BAKU, Azerbaijan, March 25
By Leman Zeynalova – Trend:
The long-term view is still for the global diesel market to remain in a surplus well into the mid-2020s due to rampant growth in global refining capacity and structural demand slowdowns across developed markets (DMs), Trend reports citing Fitch Solutions.
An onslaught of new refining capacity additions is due to hit the global oil market over the next five years adding to the supply and demand imbalance, the company said in its latest report.
“Of the 3.4mn b/d of new capacity that are set to be constructed between 2021 and 2025, 54 percent of it will be built in Asia with the bulk of the newbuilds designed to maximize the production of middle distillates and lower-sulphur fuels. Excess diesel created by the surge in refining output may struggle to find homes, more so as DM growth slows. Indeed, more of the world’s DMs have set forth aggressive energy transition plans and have committed to at least a partial phasing out diesel cars from roads within the next few decades,” said Fitch Solutions.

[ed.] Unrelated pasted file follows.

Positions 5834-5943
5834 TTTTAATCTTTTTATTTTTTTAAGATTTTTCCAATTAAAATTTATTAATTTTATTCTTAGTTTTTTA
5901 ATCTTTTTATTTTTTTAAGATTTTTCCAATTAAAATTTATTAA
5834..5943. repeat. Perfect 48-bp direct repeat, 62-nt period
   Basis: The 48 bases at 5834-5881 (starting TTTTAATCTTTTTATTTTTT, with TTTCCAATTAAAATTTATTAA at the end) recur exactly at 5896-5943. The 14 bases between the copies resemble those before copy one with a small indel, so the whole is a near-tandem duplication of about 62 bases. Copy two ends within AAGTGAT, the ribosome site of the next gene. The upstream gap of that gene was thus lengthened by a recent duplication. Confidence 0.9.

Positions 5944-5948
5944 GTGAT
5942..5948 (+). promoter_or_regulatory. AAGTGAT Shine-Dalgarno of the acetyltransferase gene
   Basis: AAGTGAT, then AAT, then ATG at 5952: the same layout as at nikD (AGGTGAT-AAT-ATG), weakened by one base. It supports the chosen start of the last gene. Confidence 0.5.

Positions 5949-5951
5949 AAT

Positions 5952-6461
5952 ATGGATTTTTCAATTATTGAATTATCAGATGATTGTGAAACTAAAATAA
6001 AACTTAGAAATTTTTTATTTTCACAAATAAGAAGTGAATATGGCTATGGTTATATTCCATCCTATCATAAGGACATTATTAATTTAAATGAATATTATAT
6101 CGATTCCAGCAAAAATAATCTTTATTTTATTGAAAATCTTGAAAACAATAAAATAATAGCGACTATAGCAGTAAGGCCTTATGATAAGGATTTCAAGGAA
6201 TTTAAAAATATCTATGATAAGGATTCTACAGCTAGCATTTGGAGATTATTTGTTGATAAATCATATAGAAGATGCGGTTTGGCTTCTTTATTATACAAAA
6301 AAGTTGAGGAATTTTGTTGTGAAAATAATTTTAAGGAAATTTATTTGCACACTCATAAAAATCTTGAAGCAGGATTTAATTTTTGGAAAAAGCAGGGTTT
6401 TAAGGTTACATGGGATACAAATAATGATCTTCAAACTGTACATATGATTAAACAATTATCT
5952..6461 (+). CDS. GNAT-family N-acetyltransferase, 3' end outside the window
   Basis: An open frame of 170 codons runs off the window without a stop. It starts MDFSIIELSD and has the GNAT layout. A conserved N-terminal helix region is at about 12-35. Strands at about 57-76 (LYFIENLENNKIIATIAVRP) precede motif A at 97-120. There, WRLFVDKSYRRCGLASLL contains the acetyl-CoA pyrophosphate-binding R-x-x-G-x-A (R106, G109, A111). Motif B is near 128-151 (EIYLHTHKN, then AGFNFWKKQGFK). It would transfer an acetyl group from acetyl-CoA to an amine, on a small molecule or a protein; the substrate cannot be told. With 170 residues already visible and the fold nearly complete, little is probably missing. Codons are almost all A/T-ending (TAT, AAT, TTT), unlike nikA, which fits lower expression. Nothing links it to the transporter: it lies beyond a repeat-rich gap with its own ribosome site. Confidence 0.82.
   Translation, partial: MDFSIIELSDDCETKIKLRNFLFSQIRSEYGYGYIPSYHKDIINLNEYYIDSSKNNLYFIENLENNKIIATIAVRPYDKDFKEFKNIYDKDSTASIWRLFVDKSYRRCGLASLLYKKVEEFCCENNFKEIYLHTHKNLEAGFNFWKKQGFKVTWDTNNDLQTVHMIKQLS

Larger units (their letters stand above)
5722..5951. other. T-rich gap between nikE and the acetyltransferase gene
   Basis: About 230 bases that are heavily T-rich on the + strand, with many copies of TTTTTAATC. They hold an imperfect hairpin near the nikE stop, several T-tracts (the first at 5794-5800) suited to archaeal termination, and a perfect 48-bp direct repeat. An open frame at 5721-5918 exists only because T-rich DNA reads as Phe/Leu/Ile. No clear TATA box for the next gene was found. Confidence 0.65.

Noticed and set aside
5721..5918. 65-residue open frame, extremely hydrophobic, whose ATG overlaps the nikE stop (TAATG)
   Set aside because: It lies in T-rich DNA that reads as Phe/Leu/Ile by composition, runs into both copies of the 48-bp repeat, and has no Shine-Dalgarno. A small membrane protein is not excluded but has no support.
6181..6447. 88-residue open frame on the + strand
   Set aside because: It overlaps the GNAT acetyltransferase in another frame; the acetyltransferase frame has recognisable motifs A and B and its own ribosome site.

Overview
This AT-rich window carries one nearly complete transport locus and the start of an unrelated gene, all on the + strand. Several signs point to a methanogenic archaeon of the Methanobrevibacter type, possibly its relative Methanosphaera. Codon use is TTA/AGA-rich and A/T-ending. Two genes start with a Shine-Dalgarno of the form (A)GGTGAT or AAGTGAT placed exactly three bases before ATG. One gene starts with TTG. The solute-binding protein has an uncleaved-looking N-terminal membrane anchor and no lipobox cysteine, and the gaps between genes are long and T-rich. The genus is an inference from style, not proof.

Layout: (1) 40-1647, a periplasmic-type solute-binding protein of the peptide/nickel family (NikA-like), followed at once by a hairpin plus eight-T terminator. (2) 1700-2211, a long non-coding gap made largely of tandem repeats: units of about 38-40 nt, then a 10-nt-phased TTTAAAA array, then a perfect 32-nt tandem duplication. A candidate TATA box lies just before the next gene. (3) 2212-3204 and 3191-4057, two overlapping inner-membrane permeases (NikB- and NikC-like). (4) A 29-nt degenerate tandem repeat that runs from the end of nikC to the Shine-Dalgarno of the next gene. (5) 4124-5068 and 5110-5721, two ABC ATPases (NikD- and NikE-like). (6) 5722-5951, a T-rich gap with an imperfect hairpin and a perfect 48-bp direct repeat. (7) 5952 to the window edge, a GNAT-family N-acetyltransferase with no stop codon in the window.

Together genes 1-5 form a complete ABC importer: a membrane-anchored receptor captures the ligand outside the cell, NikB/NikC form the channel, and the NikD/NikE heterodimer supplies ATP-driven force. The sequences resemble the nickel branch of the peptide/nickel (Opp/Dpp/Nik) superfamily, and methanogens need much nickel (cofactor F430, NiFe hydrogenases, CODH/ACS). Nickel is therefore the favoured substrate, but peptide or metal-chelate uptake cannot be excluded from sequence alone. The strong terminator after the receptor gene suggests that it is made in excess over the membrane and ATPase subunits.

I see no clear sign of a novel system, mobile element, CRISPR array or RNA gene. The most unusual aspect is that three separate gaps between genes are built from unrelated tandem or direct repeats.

Europe, the second largest diesel market after Asia, remains the most robust in terms of its anti-diesel policies, according to the company.
“This will be due to tightening environmental standards, legislative pressure against sales of internal combustion engines (ICE), increasing cost of emissions control technology and growing attraction of alternative-fuel vehicles. Consumer trends in both car sales and new car registrations point to a market that is rapidly turning away from diesel, with more than 20 cities to date already having agreed on long-term deadlines to remove all diesel, ICE-engine cars from roads.
The share of diesel cars in all newly registered cars in Europe fell to just 28 percent in 2020, down from 30.5% in 2019 (and marking the lowest market share since 2001) according to statistics from the European Automobile Manufacturers Association (EAMA), with further room for moves to the downside as auto fuel policies are expected to tighten.
Of the Asian DMs, Japan, Singapore and South Korea are among those to have made public their net zero ambitions and next to plans to phase out diesel cars from roads before 2030. The secular demand declines in DMs will be partly offset by stronger growth prospects in the EMs, as these markets are expected to remain reliant on the fuel as inputs for their heavy industries and manufacturing-driven economic growths,” reads the report.
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